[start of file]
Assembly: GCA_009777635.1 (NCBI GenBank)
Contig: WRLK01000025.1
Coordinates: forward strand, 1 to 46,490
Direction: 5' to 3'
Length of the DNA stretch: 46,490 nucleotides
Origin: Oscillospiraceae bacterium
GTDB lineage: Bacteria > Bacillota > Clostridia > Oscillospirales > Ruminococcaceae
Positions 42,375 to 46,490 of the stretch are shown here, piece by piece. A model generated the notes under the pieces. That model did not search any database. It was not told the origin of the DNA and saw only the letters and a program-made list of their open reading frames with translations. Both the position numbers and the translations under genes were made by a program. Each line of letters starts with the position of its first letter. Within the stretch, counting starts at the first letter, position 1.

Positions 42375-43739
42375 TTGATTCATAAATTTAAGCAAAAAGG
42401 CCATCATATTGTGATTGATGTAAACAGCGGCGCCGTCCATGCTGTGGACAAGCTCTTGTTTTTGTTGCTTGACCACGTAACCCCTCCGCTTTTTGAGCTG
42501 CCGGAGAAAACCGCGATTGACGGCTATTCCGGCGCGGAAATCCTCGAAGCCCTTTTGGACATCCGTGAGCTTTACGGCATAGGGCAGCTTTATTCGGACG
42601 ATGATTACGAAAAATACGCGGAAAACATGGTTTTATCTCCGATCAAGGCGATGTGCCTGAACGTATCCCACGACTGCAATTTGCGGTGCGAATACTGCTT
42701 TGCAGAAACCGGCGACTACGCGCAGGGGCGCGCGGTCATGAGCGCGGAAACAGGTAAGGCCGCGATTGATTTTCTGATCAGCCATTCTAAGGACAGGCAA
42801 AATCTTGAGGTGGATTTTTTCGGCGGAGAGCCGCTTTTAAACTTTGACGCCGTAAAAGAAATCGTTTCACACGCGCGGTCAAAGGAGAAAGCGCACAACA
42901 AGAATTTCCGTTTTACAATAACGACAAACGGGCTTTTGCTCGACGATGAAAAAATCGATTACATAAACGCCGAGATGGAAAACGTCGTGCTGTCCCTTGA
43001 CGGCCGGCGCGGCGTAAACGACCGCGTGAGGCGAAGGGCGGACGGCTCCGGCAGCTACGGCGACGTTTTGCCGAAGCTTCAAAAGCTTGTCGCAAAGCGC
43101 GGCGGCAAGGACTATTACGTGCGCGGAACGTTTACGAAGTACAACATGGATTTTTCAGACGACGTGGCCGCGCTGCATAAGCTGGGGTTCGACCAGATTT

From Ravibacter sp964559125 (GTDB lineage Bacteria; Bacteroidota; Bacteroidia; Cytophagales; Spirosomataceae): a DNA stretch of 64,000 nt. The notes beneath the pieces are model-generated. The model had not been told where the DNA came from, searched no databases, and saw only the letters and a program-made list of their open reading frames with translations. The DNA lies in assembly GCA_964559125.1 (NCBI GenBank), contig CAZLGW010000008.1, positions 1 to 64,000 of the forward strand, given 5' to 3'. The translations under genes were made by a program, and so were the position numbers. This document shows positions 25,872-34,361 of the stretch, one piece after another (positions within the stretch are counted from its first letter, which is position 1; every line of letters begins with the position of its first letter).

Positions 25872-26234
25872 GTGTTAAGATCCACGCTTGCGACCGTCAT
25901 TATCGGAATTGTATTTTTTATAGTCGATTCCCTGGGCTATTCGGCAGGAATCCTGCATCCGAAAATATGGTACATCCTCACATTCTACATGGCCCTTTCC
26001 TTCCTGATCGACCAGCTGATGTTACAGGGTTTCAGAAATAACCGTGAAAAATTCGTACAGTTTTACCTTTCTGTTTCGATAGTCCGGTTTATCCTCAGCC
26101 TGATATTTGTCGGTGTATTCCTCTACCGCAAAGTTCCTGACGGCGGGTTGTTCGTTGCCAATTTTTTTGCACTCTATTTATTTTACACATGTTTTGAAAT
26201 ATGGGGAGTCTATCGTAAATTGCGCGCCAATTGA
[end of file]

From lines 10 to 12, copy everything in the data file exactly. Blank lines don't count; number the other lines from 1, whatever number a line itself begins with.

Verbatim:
42375 TTGATTCATAAATTTAAGCAAAAAGG
42401 CCATCATATTGTGATTGATGTAAACAGCGGCGCCGTCCATGCTGTGGACAAGCTCTTGTTTTTGTTGCTTGACCACGTAACCCCTCCGCTTTTTGAGCTG
42501 CCGGAGAAAACCGCGATTGACGGCTATTCCGGCGCGGAAATCCTCGAAGCCCTTTTGGACATCCGTGAGCTTTACGGCATAGGGCAGCTTTATTCGGACG